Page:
Skincare for dipping temperatures
There is a LOT to love about Fall. It’s all about kicking fallen leaves, steaming coffee, pumpkin spice lattes and chunky knits…Instagram perfection…. right?
Well, in part yes. But, we deal in reality.
As the seasons change, we must also embrace the need to transition some elements of our skincare routine with it, just as we do with our wardrobe.
So, what happens to skin as the temperature dips?
Humidity (the amount of water vapor in the air) can not only affect our immune system's ability to fight against flu infections, but can also have an impact on our skin.
Humidity levels drop simultaneously with falling temperatures since cold air does not hold as much moisture as warm air does. Because of our reliance on heating during the winter, when this low humidity air enters our households and is heated, its relative humidity (RH) drops even further. Fall and winter, therefore, pose the challenge of dry air both outdoors and indoors.
Our skin is forced to give up its moisture to the atmosphere through transepidermal water loss (TEWL) and in turn this alters the water content in the stratum corneum (the outermost skin layer), decreases the skin's elasticity and increases its roughness.
Low humidity also leads to a general decrease in skin barrier function especially for “dry skin types”, whose natural moisturizing factor (NMF) is more susceptible to further barrier compromise. Among other things, the main role of the natural moisturizing factor is to maintain adequate skin hydration to keep the stratum corneum hydrated. When our NMF is compromised by climatic factors such as low humidity, our skin is stripped off a cocktail of essential ingredients - these include amino acids, lactic acid, pyrrolidone carboxylic acid, and hyaluronic acid.
Simply put, a compromised NMF + an unhappy stratum corneum = dry, dehydrated skin.
So, what do we do about it?
Your main focus, regardless of your skin type, should be to preserve moisture in the skin because dry and dehydrated skin only exacerbates other undesirable effects on skin such as irritation, cracking, infections...the list goes on.
Tune into your skin. Know how it reacts to extremes and pre-empt the changes by adapting your skincare routine to accommodate the fluctuation in conditions, ideally before it has had a chance to manifest.
Here are a few pointers for optimizing your routine this fall/winter season:
Exfoliate - exfoliating allows you to get rid of that dry flaky skin. We recommend exfoliants that are rich in lactic, glycolic and salicylic acids as they help stimulate skin turnover.
Moisturize - Remember the low humidity we talked about earlier that accelerates the drying out process of the skin? Once you’ve finished sloughing away dead skin cells, beef up your routine with moisturizers which rehydrate the epidermis and seal in the moisture, such as our 003-Hy Hydrating Face Cream, to boost hydration and support your epidermal barrier.
- Overnight Mask - Is an overnight mask really necessary? In general, overnight masks carry more intense hydrators, and we also know that skin is in repair mode during sleep. Think of it this way - overnight masks not only lock in ingredients from previously used products, but also keep your skin protected with intense hydrators while your indoor heating stays on all night. Sounds like a dream, right?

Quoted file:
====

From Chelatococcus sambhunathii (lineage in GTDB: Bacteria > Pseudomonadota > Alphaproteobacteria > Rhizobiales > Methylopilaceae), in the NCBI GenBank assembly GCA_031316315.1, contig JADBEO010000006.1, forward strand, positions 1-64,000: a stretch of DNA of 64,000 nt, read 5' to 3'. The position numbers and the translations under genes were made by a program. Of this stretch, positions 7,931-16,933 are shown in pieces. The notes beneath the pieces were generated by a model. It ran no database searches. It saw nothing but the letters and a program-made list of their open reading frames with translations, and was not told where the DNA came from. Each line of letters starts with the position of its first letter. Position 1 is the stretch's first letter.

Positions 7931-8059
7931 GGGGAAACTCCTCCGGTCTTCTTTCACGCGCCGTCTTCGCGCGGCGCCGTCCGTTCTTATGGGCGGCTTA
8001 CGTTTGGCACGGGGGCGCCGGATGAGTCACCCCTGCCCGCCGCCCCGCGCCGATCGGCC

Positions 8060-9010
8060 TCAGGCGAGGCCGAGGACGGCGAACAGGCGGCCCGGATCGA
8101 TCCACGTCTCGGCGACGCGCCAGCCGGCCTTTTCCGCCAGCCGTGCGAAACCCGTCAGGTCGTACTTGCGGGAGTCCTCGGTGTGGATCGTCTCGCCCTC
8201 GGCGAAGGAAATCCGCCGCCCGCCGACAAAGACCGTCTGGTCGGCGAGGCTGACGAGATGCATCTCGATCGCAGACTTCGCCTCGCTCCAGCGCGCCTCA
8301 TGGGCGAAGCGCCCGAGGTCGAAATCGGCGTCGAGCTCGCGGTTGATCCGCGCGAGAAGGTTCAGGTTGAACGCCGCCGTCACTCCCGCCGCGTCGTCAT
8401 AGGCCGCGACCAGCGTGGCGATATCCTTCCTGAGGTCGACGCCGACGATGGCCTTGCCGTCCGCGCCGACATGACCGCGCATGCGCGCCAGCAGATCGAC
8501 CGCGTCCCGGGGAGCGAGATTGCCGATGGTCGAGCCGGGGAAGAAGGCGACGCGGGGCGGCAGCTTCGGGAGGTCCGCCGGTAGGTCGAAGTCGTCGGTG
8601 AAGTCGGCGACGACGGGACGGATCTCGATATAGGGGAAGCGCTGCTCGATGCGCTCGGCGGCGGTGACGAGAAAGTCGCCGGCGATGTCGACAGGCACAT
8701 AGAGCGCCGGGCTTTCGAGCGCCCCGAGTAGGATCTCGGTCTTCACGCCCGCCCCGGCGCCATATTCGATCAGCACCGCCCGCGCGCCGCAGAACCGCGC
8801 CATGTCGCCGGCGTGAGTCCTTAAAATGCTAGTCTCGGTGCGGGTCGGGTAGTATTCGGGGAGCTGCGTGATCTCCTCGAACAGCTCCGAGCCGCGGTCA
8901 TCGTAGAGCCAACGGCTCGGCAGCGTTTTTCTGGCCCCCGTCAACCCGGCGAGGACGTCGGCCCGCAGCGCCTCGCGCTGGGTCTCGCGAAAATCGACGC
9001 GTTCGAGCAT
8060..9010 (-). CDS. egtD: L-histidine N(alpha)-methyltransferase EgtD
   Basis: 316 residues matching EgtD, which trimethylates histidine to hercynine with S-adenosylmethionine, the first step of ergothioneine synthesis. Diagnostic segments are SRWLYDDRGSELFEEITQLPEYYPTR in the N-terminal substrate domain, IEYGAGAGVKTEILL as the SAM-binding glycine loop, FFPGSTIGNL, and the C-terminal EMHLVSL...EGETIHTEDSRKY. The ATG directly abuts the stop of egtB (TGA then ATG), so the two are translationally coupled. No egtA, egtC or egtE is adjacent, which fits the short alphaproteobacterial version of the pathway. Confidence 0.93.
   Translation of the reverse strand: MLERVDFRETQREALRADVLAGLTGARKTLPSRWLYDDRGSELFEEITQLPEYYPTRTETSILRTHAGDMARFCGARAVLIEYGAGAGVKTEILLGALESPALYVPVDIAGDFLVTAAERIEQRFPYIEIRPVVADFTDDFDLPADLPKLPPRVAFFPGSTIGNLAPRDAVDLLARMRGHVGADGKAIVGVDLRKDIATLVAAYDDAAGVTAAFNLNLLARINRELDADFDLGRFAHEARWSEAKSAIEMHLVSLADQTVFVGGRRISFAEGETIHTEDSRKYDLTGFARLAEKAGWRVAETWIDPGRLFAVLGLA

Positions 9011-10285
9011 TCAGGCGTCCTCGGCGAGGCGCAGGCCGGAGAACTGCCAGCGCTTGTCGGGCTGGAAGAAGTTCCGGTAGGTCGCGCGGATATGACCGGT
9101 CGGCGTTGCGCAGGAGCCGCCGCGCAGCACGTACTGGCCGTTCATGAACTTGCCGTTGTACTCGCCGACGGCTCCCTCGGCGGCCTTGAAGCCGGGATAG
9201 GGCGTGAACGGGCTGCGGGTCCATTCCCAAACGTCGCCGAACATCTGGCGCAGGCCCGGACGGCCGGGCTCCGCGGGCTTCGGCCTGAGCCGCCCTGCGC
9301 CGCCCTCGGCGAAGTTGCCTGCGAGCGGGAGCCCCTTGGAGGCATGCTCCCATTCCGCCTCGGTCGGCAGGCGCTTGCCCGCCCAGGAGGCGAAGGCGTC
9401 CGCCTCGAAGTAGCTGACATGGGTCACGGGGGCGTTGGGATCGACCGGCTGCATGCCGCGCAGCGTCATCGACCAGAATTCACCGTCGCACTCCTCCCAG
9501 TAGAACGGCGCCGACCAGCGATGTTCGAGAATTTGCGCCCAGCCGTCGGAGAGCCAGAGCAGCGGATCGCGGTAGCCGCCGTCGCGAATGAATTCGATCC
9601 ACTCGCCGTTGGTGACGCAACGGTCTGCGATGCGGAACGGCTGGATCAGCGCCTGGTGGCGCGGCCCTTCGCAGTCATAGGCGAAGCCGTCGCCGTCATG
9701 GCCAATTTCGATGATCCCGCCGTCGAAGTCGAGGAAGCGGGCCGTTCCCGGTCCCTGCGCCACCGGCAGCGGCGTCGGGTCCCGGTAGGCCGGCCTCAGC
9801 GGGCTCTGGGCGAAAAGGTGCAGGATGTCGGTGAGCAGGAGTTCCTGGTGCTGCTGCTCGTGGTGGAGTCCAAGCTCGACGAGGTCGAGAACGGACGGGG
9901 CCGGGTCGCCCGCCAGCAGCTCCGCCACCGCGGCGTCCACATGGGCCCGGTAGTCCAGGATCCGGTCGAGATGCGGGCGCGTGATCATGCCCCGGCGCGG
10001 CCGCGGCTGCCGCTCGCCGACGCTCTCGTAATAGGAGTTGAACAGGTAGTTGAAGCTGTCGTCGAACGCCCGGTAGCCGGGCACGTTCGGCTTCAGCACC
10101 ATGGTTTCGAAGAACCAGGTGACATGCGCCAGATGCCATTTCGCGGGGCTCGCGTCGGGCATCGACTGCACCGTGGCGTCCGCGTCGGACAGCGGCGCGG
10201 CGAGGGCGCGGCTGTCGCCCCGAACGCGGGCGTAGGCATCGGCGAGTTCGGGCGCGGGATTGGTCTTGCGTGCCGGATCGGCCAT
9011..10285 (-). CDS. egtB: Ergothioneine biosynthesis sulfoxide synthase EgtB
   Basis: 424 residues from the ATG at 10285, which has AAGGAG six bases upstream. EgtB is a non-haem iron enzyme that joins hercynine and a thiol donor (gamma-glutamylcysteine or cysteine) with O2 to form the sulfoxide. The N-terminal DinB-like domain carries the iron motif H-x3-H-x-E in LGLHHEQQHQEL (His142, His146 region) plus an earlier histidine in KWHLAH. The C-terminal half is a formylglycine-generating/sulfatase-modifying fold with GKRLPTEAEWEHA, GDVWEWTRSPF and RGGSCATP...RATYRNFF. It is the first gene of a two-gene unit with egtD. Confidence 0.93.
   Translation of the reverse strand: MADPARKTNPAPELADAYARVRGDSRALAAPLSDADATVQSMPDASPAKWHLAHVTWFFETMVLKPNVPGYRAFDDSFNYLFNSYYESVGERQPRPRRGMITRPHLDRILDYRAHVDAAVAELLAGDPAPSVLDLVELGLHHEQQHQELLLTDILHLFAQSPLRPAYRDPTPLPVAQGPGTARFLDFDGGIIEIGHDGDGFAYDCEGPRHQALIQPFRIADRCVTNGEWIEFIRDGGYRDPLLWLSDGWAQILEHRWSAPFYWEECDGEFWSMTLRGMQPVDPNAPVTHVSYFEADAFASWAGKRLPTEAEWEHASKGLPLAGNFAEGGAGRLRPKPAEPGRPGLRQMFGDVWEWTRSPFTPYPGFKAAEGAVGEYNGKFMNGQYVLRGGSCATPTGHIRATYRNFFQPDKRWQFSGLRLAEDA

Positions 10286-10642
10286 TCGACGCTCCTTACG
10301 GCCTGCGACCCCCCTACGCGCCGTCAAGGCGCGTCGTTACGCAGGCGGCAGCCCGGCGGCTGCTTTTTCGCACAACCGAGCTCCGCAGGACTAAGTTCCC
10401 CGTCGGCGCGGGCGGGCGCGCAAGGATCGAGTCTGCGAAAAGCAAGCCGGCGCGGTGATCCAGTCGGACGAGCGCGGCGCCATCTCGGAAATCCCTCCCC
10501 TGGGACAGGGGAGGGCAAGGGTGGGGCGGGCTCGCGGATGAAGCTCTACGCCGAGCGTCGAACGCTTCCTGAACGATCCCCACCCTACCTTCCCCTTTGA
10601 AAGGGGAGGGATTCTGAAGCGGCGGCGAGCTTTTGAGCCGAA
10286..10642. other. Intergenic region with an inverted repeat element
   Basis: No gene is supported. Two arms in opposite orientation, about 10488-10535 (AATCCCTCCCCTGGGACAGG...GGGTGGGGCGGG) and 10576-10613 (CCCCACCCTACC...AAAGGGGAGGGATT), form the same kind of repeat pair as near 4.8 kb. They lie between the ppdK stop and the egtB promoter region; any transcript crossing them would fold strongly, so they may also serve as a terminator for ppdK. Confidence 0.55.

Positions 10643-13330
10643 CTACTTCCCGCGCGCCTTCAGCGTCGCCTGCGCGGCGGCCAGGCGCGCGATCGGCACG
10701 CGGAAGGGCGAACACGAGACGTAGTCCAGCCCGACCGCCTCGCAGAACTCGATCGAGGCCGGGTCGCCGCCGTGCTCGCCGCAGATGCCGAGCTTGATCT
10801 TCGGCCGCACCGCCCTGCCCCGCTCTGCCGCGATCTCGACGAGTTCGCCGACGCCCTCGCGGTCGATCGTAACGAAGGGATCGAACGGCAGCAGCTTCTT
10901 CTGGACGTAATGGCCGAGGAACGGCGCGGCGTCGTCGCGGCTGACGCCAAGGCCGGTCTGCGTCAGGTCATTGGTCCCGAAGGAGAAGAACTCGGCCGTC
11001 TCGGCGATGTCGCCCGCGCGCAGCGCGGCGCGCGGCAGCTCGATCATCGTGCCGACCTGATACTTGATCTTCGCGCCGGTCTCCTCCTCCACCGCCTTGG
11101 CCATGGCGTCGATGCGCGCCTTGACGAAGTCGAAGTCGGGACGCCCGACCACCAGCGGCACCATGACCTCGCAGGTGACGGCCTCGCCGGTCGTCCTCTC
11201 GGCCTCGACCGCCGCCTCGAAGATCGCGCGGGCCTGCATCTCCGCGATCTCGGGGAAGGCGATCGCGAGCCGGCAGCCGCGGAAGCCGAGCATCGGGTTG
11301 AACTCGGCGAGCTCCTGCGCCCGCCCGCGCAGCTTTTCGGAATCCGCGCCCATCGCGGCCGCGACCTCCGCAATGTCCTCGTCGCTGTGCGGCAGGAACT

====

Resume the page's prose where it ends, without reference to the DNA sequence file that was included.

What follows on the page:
Consider our 003-Hy Hydrating Face Mask, an intensive overnight repair for dehydrated and dry skin with Hyaluronic Acid and Marine Omega-3 formulated with Good Silicon+®. Good Silicon+ boosts skin absorption of the active ingredients Marine Omega-3 and Hyaluronic Acid while your skin is in its optimal repair mode. Talk about double efficacy!
Don’t forget the body too! Hands suffer terribly during the colder months, so use any product you have on your hands to help avoid dryness.
SPF remains a critical part of skin health. But then, you knew that didn’t you?
In addition to optimizing your skincare routine, you should also implement moisturizing ingredients to add to your routine.
Beta Glucans are another super humectant that don't get enough attention in our opinion. They are polysaccharides - basically sugars - like Hylauronic Acid. Poria Cocos, a mushroom used in traditional Chinese medicine, is a natural source of Beta Glucan and we have incorporated it in our 005-Fi Skin Firming Cream.
And don't forget Niacinamide, also known as Vitamn B3. It's in all our moisturizers, including the 003-Hy and 005-Fi Creams. Niacinamide, is a skin restoring and hydrating ingredient that also works to reduce transepidermal water loss (TEWL).
So, go grab a pumpkin spiced latte (if you’re into that) and check in with your skin to make sure you maintain a moisturized, healthy glow throughout the season and into the next year!
Goad N, Gawkrodger DJ. Ambient humidity and the skin: the impact of air humidity in healthy and diseased states. J Eur Acad Dermatol Venereol. 2016 Aug;30(8):1285-94. doi: 10.1111/jdv.13707. Epub 2016 Jun 15. PMID: 27306376.
Robinson M, Visscher M, Laruffa A, Wickett R. Natural moisturizing factors (NMF) in the stratum corneum (SC). I. Effects of lipid extraction and soaking. J Cosmet Sci. 2010 Jan-Feb;61(1):13-22. PMID: 20211113.